A few weeks ago saw the publication of a hard-hitting report, part-funded by the LEP, about the potential loss to the South West rural economy of £883m by 2027 due to changes in farm policy.
The move away from the EU’s Common Agricultural Policy (CAP) has been driven by Brexit, resulting in the biggest shake-up in farm subsidies for over 50 years.
Between 2021 and 2027, the Basic Payment Scheme, which makes up 85% of the former CAP support, is being phased out, reducing year by year.
In Cornwall and Isles of Scilly it has been worth around £51.7m a year. By 2027 that will have reduced to just £7.1m, which means an accumulative reduction of over £180m from Cornwall and Isles of Scilly’s rural economy.
At a time when all businesses are grappling with soaring input costs, we can ill afford such losses.
The Government is replacing CAP support with a series of environmental land management schemes that reward farmers for the provision of public goods. This might be reducing agricultural emissions, woodland creation or restoring rivers and lakes.
But the transition to these new schemes has had an uncertain start in the region, and the package of support is expected to be worth much less overall. There are fears that many of our farms, particularly some lowland beef and sheep farms, are particularly vulnerable to this loss of income.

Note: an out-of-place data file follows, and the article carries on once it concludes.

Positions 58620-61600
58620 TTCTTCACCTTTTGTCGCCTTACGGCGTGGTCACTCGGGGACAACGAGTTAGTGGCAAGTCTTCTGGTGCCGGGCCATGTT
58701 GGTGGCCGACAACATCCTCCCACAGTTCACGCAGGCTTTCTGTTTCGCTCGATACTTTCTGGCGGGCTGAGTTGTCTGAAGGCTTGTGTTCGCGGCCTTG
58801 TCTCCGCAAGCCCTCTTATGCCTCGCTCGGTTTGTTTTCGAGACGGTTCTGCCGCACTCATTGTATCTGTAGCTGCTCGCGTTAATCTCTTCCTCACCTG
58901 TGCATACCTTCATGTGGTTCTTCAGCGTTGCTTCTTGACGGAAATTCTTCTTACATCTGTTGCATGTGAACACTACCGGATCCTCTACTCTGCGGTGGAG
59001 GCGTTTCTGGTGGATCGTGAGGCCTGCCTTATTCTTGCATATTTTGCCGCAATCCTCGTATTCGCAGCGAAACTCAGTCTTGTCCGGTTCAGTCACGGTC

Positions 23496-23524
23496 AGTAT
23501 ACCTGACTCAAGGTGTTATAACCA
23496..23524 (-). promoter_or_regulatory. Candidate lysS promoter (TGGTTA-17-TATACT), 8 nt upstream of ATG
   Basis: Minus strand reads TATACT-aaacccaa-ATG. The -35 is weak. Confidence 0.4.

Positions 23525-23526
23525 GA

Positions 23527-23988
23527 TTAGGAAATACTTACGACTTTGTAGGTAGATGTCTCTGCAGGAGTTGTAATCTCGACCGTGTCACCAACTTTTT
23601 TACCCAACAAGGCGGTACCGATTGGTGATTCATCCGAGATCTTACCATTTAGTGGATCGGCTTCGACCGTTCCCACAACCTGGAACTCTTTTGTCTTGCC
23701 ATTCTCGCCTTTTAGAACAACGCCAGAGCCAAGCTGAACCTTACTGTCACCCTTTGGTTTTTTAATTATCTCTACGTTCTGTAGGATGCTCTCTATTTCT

And if they go, you lose custodians of the countryside and domestic food production capacity in one fell swoop. That’s a real worry. Brexit, and more recently the war in Ukraine, have highlighted how vulnerable some of our food supply chains are.
And the impact would be felt far beyond the farm gate. Our close-knit supply chains rely on each other to survive and thrive, from the village garage and veterinary practice, to the farm shop, local abattoir and other food processing businesses.
That’s why the LEP is backing calls to Government for a whole farm approach to holistic business advice to help farmers and land managers through this period of turbulent change and to safeguard the very fabric of rural life. This is best achieved by supporting farmers to take a long hard look at their whole farm business and develop a five to 10-year plan for the future.
We must help our farmers through the transition to net zero agriculture that delivers for nature and the environment whilst continuing in their food production role. With access to the right knowledge base and support we can have it all – environmental management and food production are not mutually exclusive, and it is time we recognised this and changed the narrative
We are starting to see some pilot projects make a real difference on the ground by helping businesses improve performance and take advantage of new opportunities.
Local business support services will be vital in guiding the sector through the changes. Advice will need to be focused and structured, and delivered by knowledgeable and trusted local advisers, and our Growth Hub could be a good way to signpost this.
Meanwhile local authorities across the region are currently putting together their investment plans on how to spend their allocation of the Government’s Shared Prosperity Fund. In Cornwall this is worth £132m over the next three years. It’s important the needs of the rural economy are fully incorporated those plans before they go live in October.
It’s not too late, but we all need to work together to make our rural businesses more resilient in the face of enormous challenge and change.
Clare Parnell is an agri-food specialist and Rural Lead on the LEP Board.